Crop Growth Water Use in Ethanol Production

The most water intensive processes in the life cycle of corn-grain ethanol production are growing the feedstock and water used in processing corn to ethanol. Of these, water consumed to grow the crop is the greater of the two. The consumptive use of water is water applied to a crop (by rain or irrigation) that is not returned to a ground or surface water source. For example, in crop production water lost to evapotranspiration is considered consumptive use, while water that percolates to groundwater or returns to stream flow is not consumptive use. To grow a corn crop with rain or irrigation may take the same amount of consumptive water use, but providing that water by irrigation taps aquifer and surface water resources at a greater cost than using rainwater. This cost includes the cost of moving that water to the field, as well as the opportunity cost for other functions that water could perform (for example, industrial or municipal water supply or ecosystem services).

Agriculture accounts for about 85 percent of freshwater consumption in the United States. This includes water used to produce feedstock for biofuel. Groundwater is a primary source of irrigation in the western states in the North Central Region. Rain-fed crop production is primarily in the eastern states of the North Central Region, although all states rely on rain that is available.

Corn grain production uses approximately 22 inches of water, which requires 12 to 20 inches of rainfall or irrigation, during the growing season [1]. Most states in the region rely on rain as the primary water source for corn. It is estimated that 95 percent of all corn-grain ethanol is made from corn grown with rainfall. Nebraska and Kansas lead in the use of irrigation for corn production. There is variation across the region in sources of water used in the ethanol life cycle. The water cost to produce ethanol varies depending on where the corn crop is produced and processed, and whether irrigation is used to produce that crop.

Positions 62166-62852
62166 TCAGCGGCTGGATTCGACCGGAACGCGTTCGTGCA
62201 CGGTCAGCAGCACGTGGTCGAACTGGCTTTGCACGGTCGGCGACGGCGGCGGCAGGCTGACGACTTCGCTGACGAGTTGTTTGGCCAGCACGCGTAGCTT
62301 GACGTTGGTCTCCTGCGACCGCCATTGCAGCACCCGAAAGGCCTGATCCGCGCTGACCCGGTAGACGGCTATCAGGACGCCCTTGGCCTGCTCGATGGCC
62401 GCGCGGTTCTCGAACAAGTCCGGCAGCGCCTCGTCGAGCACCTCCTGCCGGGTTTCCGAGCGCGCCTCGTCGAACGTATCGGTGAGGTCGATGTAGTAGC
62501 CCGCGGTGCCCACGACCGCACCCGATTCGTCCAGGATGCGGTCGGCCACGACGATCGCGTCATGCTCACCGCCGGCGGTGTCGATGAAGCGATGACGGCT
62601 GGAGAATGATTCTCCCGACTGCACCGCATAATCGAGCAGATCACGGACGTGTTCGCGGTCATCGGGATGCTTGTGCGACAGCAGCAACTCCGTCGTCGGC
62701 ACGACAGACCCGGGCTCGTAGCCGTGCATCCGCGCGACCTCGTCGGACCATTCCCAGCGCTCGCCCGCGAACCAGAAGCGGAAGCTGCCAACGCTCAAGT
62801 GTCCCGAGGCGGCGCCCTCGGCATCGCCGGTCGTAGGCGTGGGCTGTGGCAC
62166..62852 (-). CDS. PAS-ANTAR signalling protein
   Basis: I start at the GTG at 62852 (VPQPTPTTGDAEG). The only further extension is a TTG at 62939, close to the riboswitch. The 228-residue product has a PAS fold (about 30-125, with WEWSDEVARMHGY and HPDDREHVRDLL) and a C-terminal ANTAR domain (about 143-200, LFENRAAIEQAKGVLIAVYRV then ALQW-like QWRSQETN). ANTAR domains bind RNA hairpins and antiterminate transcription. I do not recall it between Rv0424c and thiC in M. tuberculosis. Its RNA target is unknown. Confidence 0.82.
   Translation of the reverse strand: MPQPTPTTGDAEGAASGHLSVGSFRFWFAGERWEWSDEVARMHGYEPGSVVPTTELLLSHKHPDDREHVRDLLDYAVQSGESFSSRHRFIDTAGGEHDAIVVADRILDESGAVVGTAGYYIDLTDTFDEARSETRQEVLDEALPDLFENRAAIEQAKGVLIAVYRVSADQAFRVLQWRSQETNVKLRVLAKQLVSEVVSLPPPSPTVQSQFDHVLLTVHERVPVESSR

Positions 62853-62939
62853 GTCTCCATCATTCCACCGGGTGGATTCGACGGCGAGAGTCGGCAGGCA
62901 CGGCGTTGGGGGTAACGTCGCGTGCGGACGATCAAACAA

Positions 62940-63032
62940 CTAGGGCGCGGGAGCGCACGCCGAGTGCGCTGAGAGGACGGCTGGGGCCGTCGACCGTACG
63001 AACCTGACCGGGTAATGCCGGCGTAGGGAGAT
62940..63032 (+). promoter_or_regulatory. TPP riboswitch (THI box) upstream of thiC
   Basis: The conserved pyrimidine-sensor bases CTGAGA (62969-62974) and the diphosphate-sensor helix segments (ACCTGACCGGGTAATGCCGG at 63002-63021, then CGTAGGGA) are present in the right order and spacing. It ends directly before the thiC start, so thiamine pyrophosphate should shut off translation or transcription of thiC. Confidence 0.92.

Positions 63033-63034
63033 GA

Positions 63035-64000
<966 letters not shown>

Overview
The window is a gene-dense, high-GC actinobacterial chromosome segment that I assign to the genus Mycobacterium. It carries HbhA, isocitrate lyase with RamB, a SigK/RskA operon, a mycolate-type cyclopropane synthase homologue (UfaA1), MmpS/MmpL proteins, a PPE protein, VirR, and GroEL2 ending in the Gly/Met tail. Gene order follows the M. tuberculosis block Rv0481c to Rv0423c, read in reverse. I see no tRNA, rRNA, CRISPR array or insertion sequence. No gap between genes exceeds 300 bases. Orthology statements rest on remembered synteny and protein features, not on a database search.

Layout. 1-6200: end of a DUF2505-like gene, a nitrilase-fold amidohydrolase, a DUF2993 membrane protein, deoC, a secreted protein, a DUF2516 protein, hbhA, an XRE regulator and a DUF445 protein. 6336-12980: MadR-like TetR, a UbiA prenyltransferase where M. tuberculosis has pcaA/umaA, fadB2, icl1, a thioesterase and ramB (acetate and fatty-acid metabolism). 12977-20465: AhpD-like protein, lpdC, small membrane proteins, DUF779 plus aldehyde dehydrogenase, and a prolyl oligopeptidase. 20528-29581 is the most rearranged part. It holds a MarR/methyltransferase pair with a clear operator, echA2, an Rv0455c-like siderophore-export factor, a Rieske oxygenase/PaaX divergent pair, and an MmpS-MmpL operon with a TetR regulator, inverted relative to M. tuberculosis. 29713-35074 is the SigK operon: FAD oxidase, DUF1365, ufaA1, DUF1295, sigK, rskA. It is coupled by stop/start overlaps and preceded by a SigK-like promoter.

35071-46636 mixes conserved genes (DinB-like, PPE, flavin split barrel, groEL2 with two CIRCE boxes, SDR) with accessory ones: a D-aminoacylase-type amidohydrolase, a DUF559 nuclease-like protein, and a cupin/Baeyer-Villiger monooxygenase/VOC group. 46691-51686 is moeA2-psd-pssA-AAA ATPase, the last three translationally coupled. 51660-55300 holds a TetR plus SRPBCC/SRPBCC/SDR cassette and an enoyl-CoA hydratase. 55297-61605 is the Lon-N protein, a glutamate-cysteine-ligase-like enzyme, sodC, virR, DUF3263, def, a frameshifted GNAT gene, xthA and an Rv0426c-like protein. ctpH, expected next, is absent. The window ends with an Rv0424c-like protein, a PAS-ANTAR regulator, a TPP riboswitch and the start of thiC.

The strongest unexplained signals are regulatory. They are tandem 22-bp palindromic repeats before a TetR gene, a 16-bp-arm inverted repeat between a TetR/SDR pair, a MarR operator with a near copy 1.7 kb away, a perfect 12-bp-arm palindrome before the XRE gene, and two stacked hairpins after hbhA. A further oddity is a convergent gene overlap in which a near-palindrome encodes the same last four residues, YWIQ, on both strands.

Regional Differences in Water Use for Ethanol

Studies have shown the total field-to-pump water use to produce one gallon of ethanol is between 69 and 207 gallons [2, 3, 4, 5, 6]. However, this data does not take into account the wide variation across the nation in water consumption and the source of the water in crop production. Table 3.3 is a regional comparison of the amount of water embodied in the production of ethanol. “Embodied water” (EWe) is the irrigation water used to produce the corn and the water used in the processing facility. Rainfall is not included. The EWe across the North Central Region ranges from 5 gallons per gallon ethanol in Ohio, to 528 gallons per gallon ethanol in Kansas. This variability represents the differences in rainfall amounts across the region, and the reliance on irrigation for crop production in the more westerly states (figure 3.3).

Figure 3.3 – “Potential biomass resources available in the United States” NREL, 2005.

Table 3.3. EWe and TCW4 in the ethanol producing North Central States in 2007, ranked according to each state’s EWe. Numbers are millions of gallons, unless otherwise specified.

1 EWe = Embedded water in ethanol
2 Wir = Irrigation water
3 Wp = Processing water
4 TCW = Total consumptive water

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